a pair of platforms positionable upon said base in either a plyometrics position or a stepping box position;
at least one cover member positionable upon an upper portion of said base for a user to stand upon and a shooting member for allowing a user to practice shooting hockey pucks upon while standing upon said at least one cover member; and
a net positionable at an end of said shooting member for arresting hockey pucks.
11. The hockey training system of claim 10, wherein said base includes a raised outer perimeter defining a floor comprised of a slippery plastic material.
12. The hockey training system of claim 10, wherein said pair of platforms each include a pair of adjustable outer legs thereby angling said pair of platforms inwardly in a plyometrics position; and
wherein said pair of platforms each include a pair of adjustable inner legs to create a stepping box position.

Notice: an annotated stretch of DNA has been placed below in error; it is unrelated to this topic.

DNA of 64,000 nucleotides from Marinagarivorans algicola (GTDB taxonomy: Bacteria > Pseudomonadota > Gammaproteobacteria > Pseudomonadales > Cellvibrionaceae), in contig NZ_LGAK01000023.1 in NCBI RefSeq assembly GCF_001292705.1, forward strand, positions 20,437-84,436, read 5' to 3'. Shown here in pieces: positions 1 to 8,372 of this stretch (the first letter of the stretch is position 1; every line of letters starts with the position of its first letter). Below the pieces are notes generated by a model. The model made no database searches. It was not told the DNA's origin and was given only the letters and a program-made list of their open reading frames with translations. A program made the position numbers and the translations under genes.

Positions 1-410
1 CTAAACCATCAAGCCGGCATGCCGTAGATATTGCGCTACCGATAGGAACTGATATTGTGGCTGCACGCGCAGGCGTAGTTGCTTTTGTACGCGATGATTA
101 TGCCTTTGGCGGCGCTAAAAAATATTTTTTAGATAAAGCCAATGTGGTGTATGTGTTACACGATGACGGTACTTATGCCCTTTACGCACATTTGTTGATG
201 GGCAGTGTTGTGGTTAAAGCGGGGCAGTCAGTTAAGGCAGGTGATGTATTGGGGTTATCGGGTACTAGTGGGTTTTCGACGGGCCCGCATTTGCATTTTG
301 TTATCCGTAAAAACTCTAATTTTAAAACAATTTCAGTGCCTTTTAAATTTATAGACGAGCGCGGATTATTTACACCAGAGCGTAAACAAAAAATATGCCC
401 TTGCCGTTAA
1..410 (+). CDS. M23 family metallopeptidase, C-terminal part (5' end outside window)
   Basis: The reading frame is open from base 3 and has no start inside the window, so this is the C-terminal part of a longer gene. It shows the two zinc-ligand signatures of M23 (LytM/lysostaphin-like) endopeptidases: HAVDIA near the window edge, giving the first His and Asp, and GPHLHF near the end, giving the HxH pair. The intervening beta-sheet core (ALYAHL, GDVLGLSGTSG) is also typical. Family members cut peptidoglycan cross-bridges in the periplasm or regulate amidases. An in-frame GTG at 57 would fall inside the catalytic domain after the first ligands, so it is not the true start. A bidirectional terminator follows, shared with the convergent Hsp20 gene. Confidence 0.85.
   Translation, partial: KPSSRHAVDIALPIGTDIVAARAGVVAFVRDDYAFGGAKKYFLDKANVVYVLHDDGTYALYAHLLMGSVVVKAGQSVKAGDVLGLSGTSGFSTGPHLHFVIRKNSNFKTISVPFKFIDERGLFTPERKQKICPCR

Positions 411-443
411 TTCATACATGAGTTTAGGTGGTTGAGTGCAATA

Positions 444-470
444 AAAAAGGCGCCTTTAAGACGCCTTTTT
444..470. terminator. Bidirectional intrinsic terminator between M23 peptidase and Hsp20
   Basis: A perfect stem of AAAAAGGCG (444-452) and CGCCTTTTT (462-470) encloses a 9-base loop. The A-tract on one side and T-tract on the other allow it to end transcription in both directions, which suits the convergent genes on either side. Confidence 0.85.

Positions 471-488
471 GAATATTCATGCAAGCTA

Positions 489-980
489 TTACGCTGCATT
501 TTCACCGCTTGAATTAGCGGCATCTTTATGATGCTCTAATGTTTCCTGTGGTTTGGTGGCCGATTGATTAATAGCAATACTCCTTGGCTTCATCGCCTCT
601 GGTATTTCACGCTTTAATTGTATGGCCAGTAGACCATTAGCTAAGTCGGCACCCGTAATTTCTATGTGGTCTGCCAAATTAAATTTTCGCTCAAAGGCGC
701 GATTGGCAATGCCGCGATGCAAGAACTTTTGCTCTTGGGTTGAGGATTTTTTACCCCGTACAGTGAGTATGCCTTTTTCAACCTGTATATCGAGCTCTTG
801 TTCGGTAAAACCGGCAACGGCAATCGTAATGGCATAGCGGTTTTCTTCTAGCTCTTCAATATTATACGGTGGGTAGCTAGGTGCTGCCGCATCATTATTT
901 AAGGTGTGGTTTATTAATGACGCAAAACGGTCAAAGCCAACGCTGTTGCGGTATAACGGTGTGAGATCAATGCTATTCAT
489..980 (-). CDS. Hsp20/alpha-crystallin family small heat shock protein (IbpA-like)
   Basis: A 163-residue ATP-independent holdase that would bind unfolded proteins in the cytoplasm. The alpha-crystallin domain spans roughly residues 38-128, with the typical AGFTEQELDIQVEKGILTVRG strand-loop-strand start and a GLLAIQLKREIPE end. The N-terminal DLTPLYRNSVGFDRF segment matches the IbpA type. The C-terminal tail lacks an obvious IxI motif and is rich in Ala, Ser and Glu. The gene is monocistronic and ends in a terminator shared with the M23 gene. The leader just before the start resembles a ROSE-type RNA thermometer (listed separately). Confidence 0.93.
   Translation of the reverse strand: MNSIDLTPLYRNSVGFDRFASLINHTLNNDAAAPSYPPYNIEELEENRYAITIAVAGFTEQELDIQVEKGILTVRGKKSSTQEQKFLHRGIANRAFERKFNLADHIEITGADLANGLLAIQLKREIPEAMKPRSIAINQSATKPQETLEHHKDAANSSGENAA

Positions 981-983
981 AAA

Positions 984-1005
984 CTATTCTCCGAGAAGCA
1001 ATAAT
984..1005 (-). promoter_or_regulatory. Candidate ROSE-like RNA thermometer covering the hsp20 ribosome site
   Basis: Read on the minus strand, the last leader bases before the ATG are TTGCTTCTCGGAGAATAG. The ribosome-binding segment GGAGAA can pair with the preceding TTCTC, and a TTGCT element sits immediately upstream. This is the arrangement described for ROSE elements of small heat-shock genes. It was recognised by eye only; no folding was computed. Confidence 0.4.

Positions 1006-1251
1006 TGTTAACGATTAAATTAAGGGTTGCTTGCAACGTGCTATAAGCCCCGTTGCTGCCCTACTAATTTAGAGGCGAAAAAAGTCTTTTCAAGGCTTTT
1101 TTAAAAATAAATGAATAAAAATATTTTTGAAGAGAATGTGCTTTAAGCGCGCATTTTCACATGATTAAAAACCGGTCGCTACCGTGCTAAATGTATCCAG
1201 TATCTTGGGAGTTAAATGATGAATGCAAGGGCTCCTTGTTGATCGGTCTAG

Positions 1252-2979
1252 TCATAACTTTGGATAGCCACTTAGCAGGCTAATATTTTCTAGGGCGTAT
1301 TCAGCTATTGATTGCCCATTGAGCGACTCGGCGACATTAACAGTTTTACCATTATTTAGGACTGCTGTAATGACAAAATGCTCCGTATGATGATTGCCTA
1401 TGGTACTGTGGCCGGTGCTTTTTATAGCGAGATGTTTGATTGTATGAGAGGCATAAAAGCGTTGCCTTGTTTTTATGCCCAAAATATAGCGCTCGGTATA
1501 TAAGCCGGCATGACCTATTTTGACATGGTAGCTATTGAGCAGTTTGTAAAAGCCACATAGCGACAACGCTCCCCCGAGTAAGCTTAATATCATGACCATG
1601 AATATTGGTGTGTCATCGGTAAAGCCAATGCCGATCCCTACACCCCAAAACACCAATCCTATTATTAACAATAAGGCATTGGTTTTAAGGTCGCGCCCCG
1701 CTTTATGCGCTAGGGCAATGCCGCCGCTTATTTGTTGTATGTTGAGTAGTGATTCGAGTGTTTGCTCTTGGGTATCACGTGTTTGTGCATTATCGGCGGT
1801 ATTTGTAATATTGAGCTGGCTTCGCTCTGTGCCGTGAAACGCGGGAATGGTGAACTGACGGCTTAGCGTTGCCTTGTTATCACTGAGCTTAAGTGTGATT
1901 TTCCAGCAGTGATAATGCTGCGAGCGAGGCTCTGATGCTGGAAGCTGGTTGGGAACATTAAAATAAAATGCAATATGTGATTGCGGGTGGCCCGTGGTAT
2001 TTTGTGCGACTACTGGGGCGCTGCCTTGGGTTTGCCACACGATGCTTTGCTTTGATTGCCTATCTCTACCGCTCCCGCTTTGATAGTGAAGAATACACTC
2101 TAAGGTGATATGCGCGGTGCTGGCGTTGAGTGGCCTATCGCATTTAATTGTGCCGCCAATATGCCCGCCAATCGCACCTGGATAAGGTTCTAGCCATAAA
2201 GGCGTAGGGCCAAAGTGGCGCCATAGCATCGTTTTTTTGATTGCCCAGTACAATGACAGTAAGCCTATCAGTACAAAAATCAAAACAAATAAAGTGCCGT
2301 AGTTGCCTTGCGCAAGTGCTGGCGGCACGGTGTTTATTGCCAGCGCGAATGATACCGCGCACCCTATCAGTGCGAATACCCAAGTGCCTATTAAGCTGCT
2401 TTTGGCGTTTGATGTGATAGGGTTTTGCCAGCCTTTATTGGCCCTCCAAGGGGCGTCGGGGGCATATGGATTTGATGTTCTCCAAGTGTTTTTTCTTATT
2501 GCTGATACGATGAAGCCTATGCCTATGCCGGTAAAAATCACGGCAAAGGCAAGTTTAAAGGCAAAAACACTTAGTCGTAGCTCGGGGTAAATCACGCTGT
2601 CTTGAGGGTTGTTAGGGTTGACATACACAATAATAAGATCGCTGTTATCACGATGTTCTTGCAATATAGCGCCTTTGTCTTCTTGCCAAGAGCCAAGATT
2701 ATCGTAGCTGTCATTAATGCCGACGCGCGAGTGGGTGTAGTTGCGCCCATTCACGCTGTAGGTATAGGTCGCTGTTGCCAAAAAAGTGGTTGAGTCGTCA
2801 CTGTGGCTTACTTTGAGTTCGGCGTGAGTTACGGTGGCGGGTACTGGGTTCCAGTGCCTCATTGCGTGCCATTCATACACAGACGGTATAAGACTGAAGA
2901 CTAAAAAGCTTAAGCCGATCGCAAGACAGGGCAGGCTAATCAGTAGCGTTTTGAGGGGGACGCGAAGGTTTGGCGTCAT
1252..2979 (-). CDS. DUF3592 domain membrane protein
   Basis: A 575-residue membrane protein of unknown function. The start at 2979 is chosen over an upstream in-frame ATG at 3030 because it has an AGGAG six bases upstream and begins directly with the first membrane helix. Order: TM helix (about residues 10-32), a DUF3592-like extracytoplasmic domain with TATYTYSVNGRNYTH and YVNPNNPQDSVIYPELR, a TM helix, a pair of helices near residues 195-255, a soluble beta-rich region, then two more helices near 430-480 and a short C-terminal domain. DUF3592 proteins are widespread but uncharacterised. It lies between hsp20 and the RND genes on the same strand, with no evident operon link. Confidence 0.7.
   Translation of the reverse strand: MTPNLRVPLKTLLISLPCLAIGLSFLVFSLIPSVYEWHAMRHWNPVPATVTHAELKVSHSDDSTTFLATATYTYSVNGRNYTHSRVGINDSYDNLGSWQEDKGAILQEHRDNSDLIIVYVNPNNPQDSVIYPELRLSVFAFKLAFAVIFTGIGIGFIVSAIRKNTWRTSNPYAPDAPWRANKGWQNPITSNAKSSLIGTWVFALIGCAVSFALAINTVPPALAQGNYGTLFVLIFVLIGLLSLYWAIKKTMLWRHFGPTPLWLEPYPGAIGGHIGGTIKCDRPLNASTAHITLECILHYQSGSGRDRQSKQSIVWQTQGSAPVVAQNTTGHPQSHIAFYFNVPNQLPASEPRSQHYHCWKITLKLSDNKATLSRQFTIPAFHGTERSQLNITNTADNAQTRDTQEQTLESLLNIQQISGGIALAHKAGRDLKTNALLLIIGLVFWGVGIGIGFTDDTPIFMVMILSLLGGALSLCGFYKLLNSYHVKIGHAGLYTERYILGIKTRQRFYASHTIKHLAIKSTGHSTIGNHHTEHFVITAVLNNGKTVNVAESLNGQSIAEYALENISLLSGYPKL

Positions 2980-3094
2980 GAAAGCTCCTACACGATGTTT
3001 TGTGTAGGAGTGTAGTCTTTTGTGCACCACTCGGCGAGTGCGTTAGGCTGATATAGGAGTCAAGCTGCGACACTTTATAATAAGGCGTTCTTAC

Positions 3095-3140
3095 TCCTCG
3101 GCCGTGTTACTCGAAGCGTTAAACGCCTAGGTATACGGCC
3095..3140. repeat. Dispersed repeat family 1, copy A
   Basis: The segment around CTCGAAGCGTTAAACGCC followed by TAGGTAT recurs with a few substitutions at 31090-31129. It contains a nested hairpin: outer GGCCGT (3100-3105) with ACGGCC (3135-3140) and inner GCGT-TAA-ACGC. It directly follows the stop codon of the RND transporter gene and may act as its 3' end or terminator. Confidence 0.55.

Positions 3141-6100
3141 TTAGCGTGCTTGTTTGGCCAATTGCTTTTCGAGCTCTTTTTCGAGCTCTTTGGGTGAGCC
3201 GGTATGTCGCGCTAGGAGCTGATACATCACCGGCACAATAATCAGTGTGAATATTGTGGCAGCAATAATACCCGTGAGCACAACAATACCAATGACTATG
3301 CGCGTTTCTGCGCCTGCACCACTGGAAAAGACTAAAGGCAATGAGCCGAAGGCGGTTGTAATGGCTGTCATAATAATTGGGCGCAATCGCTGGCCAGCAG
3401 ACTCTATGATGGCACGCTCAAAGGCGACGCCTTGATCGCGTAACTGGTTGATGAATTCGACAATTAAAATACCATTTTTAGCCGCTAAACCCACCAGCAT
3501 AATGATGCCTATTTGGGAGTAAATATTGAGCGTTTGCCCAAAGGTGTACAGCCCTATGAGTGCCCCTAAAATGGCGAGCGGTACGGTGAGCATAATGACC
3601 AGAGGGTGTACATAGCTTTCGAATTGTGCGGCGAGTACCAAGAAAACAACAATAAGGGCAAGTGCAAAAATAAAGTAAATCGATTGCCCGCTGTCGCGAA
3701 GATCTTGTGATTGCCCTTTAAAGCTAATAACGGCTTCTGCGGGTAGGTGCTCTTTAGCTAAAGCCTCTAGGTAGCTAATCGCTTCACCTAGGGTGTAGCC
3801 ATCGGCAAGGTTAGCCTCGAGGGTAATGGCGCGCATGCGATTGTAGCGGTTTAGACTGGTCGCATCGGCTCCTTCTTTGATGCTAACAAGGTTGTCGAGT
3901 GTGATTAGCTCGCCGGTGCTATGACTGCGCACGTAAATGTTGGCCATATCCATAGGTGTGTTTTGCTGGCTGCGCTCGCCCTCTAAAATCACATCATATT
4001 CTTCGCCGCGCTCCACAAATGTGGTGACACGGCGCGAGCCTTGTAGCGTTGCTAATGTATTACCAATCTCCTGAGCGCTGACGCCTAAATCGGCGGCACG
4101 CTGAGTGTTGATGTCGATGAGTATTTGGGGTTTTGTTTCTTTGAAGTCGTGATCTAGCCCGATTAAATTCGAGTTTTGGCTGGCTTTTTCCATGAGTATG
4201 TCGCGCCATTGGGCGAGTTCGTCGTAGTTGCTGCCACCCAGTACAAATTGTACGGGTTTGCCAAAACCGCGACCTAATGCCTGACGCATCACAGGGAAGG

13. The hockey training system of claim 10, wherein said legs are attachable to said base by a plurality of pins extending through said base and a lower end of said legs.
14. The hockey training system of claim 10, wherein said base includes raised outer perimeter defining a floor, a plurality of angled slots within an interior portion of said raised outer perimeter, and a pair of end members removably positionable within said angled slots for defining a sliding area upon said floor for a user performing a sliding exercise.
Description
CROSS REFERENCE TO RELATED APPLICATIONS

Not applicable to this application.

STATEMENT REGARDING FEDERALLY SPONSORED RESEARCH OR DEVELOPMENT

Not applicable to this application.

BACKGROUND OF THE INVENTION

1. Field of the Invention

The present invention relates generally to hockey training devices and more specifically it relates to a hockey training system for providing a versatile hockey training apparatus capable of providing various hockey training techniques.

2. Description of the Related Art